[0094] Preferred activators and activator/co-activator combinations include methylaluminoxane, modified methylaluminoxane, mixtures of methylaluminoxane with dimethylanilinium tetrakis(pentafluorophenyl)borate or tris(pentafluorophenyl)boron, and mixtures of trialkyl aluminum, preferable any one of tri-isobutyl aluminum, triethyl aluminum, tri-n-alkyl aluminum or trimethyl aluminum or their combination, with dimethylanilinium tetrakis(pentafluorophenyl)borate or tris(pentafluorophenyl)boron or their analogs. [0095] In some embodiments, scavenging compounds are used with stoichiometric activators. Typical aluminum or boron alkyl components useful as scavengers are represented by the general formula RXJZ2 where J is aluminum or boron, Rx is as previously defined above, and each Z is independently Rx or a different univalent anionic ligand such as halogen (Cl, Br, I), alkoxide (ORX) and the like. Rx is a H or any radical chosen from the C1 to C20 hydrocarbyl radicals. Most preferred aluminum alkyls include triethylaluminum, diethylaluminum chloride, tri-z-fo-butylaluminum, tri-n-octylaluminum. tri-w-hexylaluminum, trimethylaluminum and the like. Preferred boron alkyls include triethylboron. Scavenging compounds may also be aluminoxanes and modified aluminoxanes including methylaluminoxane and modified methylaluminoxane. The scavenger can be the same or different from the co-activator used for the catalyst system. [0096] An active catalyst solution can be prepared by dissolving metallocene, activator including methylaluminoxane or NCA, co-activator and/or scavenger in proper pre-purified solvent individually. Then combine all the component solutions in any one of the following orders to give active catalyst solution. Method (a) - add metallocene solution to co-activator and/or scavenger solution, followed by addition of activator. Method (b) - combine metallocene solution with activator solution and add this mixture into co-activator and/or scavenger solution. Method (c) - add activator solution to co-activator and/or scavenger solution, followed by metallocene solution. Sometimes, co-activator and/or scavenger solution can be added in two separate stages in method (a) to (c). [0097] Sometimes, preparation of stock solutions is not necessary. All components are mixed directly into proper pre-purified solvent. One method [method (d)] to prepare catalyst solution is to first add co-activator and/or scavenger to solvent, followed by addition of metallocene solution or solid, followed by activator solution or solid. Another method [method (e)] is to first add metallocene solution or solid to solvent, followed by co-activator and/or scavenger, followed by activator. Another method [method (Jf)] is to first add co- activator and/or scavenger solution or liquid to solvent, followed metallocene solution or solid, followed by activator solution or solid. Another method [method (g)] is to first add co-activator and/or scavenger solution or liquid to solvent, followed activator solution or solid, followed by metallocene solution or solid. All these methods produce active catalyst solutions. Usually, method (a) and method (d) are the most preferred methods. AU solvents used in the catalyst i preparation are pre-purified by passing through purifiers, which include molecular sieves and/or activated de-oxygenation catalysts. Sometimes, a small amount of co-activator and/or scavenger tri-alkylaluminum or aluminoxane is added to all the solvents to remove impurities.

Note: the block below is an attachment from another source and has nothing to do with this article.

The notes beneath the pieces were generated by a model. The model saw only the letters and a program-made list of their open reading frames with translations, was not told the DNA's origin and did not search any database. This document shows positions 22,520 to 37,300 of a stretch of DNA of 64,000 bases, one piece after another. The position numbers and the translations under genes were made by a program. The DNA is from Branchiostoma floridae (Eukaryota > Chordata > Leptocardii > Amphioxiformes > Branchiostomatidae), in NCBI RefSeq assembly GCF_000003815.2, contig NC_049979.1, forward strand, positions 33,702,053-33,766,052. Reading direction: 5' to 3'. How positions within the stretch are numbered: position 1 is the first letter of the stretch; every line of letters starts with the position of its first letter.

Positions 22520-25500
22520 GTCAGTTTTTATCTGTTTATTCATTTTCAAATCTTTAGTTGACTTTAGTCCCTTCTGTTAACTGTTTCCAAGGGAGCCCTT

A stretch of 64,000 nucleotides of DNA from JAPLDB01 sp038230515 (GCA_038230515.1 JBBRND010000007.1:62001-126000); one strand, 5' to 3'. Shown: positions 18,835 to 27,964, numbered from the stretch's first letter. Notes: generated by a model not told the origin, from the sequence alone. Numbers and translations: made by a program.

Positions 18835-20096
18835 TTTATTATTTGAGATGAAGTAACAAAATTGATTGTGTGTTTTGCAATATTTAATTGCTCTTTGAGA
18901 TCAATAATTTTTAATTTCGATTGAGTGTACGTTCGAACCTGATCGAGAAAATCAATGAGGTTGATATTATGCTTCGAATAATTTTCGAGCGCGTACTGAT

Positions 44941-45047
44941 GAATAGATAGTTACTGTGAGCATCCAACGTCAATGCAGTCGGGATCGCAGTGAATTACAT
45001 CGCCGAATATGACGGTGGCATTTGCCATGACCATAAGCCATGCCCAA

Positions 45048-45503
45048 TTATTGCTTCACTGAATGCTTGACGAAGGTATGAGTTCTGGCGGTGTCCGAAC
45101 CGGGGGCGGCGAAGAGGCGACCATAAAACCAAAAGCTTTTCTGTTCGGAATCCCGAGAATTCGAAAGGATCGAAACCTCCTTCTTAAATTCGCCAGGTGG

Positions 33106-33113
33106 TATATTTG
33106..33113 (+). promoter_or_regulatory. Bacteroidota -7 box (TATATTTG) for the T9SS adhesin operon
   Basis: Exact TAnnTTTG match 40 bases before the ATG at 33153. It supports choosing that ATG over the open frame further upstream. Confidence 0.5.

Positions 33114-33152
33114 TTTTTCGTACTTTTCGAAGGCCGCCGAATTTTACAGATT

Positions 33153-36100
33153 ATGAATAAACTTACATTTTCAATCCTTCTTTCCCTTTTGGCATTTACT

[0098] In a preferred embodiment, the catalyst system includes a support. The solubility of invention catalyst precursors allows for the ready preparation of supported catalysts. To prepare uniform supported catalysts, the catalyst precursor preferably dissolves in the chosen solvent. The term "uniform supported catalyst" means that the catalyst precursor, the activator and or the activated catalyst approach uniform distribution upon the support's accessible surface area, including the interior pore surfaces of porous supports. Some embodiments of supported catalysts prefer uniform supported catalysts; other embodiments show no such preference.